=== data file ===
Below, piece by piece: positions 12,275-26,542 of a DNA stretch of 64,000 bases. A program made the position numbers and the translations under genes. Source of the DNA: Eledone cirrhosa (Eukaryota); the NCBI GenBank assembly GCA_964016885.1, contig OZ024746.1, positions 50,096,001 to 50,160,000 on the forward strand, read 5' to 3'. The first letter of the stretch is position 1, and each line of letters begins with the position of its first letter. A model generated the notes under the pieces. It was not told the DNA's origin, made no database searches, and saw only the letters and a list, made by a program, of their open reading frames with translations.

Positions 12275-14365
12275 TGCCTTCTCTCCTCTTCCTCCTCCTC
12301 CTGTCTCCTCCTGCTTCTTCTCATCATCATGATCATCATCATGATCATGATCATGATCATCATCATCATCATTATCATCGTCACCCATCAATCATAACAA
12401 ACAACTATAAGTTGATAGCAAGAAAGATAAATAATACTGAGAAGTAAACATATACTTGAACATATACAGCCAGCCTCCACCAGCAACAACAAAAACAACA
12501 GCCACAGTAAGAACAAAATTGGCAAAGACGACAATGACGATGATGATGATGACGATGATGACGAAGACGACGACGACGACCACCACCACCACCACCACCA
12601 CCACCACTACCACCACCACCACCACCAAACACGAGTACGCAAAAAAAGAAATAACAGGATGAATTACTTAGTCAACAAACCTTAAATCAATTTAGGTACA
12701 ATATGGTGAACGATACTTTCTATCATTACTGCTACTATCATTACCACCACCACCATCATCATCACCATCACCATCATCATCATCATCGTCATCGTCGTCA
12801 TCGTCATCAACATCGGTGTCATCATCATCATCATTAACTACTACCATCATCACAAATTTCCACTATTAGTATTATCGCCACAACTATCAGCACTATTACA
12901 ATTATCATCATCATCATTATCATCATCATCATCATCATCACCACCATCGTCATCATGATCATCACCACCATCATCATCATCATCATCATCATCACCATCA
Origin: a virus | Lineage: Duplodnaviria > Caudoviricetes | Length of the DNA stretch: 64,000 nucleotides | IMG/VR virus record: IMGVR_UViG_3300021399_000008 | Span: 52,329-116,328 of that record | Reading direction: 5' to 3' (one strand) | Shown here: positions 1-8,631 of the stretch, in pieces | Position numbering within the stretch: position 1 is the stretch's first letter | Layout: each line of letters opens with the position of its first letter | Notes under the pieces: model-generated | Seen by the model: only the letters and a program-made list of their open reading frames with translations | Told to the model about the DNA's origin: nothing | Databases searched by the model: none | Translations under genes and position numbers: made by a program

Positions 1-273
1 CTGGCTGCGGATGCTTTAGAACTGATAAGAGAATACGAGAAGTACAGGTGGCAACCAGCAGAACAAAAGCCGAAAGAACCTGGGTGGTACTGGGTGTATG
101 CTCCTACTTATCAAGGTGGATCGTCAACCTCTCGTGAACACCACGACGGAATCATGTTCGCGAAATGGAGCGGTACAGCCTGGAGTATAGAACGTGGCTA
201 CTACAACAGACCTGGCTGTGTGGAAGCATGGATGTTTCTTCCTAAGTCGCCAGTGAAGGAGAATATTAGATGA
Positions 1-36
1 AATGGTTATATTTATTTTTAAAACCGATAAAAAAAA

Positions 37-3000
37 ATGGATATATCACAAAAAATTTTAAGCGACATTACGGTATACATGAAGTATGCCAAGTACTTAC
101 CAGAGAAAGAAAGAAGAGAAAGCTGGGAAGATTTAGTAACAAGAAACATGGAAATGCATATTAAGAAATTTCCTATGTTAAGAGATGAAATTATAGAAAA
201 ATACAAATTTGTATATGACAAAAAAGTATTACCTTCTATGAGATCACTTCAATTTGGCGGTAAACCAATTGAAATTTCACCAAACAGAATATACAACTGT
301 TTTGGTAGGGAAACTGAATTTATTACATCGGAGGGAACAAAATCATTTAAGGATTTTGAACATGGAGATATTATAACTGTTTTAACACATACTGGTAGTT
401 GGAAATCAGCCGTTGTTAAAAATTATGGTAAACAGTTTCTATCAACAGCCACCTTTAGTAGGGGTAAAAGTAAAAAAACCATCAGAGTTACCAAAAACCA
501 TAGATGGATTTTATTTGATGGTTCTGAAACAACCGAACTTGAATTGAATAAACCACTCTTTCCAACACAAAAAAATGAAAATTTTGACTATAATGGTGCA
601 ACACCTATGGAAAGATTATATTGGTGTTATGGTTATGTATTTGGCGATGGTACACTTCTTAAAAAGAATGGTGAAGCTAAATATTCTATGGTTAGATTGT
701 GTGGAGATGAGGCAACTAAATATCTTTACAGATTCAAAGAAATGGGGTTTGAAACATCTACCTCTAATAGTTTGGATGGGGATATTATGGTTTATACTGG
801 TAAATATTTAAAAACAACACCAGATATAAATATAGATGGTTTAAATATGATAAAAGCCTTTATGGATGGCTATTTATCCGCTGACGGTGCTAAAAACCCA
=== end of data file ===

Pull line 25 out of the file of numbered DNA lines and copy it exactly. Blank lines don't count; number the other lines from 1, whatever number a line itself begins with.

601 ACACCTATGGAAAGATTATATTGGTGTTATGGTTATGTATTTGGCGATGGTACACTTCTTAAAAAGAATGGTGAAGCTAAATATTCTATGGTTAGATTGT